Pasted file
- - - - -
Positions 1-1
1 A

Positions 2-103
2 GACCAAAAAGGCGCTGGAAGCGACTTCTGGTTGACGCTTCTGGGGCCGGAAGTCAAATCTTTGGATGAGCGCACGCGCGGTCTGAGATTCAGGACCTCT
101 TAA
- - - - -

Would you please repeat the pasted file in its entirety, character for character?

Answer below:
Positions 1-1
1 A

Positions 2-103
2 GACCAAAAAGGCGCTGGAAGCGACTTCTGGTTGACGCTTCTGGGGCCGGAAGTCAAATCTTTGGATGAGCGCACGCGCGGTCTGAGATTCAGGACCTCT
101 TAA